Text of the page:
News & Events

Arab Neighbors Take Split Paths in Constitutions

By DAVID D. KIRKPATRICK and CARLOTTA GALL, The New York Times,  January 14, 2014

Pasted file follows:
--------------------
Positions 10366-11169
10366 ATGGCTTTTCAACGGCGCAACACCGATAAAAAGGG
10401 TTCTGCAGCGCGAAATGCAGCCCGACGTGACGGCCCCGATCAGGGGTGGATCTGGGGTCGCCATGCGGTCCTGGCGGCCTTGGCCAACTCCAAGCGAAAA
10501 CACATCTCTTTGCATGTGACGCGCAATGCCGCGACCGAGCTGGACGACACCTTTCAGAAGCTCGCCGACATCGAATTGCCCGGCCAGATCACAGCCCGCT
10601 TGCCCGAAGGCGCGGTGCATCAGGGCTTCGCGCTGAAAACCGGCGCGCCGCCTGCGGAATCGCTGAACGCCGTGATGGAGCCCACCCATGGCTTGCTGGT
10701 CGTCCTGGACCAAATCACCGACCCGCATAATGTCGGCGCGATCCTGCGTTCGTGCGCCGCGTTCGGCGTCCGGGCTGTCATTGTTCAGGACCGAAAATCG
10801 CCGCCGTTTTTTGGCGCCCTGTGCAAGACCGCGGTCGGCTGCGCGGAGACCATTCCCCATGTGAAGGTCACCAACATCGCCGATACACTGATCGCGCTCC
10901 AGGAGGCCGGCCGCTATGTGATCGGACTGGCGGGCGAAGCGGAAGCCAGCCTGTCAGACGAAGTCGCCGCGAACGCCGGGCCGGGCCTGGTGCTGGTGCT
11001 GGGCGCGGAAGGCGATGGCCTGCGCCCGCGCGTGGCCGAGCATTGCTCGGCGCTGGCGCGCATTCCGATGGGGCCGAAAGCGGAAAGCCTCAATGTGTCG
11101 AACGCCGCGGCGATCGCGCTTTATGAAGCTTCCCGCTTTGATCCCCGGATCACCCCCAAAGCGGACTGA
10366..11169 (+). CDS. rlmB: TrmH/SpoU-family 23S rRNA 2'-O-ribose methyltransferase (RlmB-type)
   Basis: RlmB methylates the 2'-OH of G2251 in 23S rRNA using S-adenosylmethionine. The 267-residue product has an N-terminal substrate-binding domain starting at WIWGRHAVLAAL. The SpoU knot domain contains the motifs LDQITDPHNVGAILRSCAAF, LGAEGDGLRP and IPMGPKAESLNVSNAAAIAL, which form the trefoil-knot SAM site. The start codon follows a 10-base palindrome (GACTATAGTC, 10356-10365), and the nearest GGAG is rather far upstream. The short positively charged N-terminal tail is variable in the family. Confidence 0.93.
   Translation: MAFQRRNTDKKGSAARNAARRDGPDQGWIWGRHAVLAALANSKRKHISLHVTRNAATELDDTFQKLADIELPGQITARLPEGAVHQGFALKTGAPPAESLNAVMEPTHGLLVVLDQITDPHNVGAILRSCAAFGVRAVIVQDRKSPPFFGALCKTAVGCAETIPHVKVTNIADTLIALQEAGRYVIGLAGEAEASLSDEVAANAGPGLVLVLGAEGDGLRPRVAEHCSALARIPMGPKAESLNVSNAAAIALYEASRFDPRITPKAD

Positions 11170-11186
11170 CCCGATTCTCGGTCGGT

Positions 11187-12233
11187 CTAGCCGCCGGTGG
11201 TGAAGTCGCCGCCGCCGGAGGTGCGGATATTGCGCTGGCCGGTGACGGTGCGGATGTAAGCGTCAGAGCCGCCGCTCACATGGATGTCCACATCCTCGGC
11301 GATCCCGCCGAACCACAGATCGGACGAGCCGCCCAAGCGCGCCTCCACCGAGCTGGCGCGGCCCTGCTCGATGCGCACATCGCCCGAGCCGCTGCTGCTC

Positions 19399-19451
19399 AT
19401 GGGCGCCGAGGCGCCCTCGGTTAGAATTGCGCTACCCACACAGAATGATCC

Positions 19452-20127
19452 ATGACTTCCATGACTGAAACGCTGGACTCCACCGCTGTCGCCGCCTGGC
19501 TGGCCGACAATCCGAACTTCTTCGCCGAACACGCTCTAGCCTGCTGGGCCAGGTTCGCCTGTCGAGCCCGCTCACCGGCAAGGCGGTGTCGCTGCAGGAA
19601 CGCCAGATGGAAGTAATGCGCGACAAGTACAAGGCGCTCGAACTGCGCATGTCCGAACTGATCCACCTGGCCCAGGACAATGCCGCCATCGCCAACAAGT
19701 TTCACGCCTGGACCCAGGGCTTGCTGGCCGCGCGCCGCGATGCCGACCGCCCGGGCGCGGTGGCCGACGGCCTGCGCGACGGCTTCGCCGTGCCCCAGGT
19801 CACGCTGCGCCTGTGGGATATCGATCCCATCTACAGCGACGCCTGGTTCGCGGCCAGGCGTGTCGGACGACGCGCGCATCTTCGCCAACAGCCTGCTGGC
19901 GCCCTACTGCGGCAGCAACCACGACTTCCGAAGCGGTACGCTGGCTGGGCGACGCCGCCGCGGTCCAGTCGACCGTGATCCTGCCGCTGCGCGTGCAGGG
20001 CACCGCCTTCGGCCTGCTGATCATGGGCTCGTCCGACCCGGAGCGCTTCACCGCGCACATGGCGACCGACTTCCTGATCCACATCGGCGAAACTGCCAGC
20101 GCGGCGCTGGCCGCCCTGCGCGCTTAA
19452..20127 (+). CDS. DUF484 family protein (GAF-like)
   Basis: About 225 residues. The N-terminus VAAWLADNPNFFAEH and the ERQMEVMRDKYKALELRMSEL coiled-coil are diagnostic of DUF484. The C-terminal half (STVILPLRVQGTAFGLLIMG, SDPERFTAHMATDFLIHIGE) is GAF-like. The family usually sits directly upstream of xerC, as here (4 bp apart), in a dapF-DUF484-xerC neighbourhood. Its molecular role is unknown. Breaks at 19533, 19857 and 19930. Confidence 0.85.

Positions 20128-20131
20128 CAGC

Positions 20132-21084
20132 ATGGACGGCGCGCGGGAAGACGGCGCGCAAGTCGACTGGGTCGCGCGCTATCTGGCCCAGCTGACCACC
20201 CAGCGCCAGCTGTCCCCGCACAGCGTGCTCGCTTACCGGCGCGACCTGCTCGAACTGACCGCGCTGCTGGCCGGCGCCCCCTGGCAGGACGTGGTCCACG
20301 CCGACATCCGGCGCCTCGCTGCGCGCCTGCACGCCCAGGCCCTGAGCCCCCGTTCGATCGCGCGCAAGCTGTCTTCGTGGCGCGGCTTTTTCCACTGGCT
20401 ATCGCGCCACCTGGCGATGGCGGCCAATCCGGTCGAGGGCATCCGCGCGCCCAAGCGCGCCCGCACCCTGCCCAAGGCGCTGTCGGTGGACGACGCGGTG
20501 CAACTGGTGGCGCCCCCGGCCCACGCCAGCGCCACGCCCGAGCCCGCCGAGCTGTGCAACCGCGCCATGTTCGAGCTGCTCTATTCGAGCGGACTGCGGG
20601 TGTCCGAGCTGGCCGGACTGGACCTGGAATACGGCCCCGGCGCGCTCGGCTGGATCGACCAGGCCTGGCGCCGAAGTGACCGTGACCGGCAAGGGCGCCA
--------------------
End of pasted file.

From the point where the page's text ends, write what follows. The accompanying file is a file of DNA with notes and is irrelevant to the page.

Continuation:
One is setting a standard for dialogue and democracy that is the envy of the Arab world. The other has become a study in the risks of revolution, on a violent path that seems to lead only in circles. Tunisia and Egypt, the neighbors whose twin revolts ignited the Arab Spring, are a dual lesson in the pitfalls and potentials for democracy across the region. With the ouster of Mr. Morsi and the violent crackdown on his supporters last summer, what started out as a revolution in Egypt became just another chapter in “the very old and always violent story” of “the rivalry between the security state and the Muslim Brotherhood,” said Zaid al-Ali, a legal expert in Cairo tracking both charters for the International Institute for Democracy and Electoral Assistance. “In Tunisia, we have turned the page completely, and you really feel that a revolution has taken place,” he said. “In Egypt, that is debatable.”

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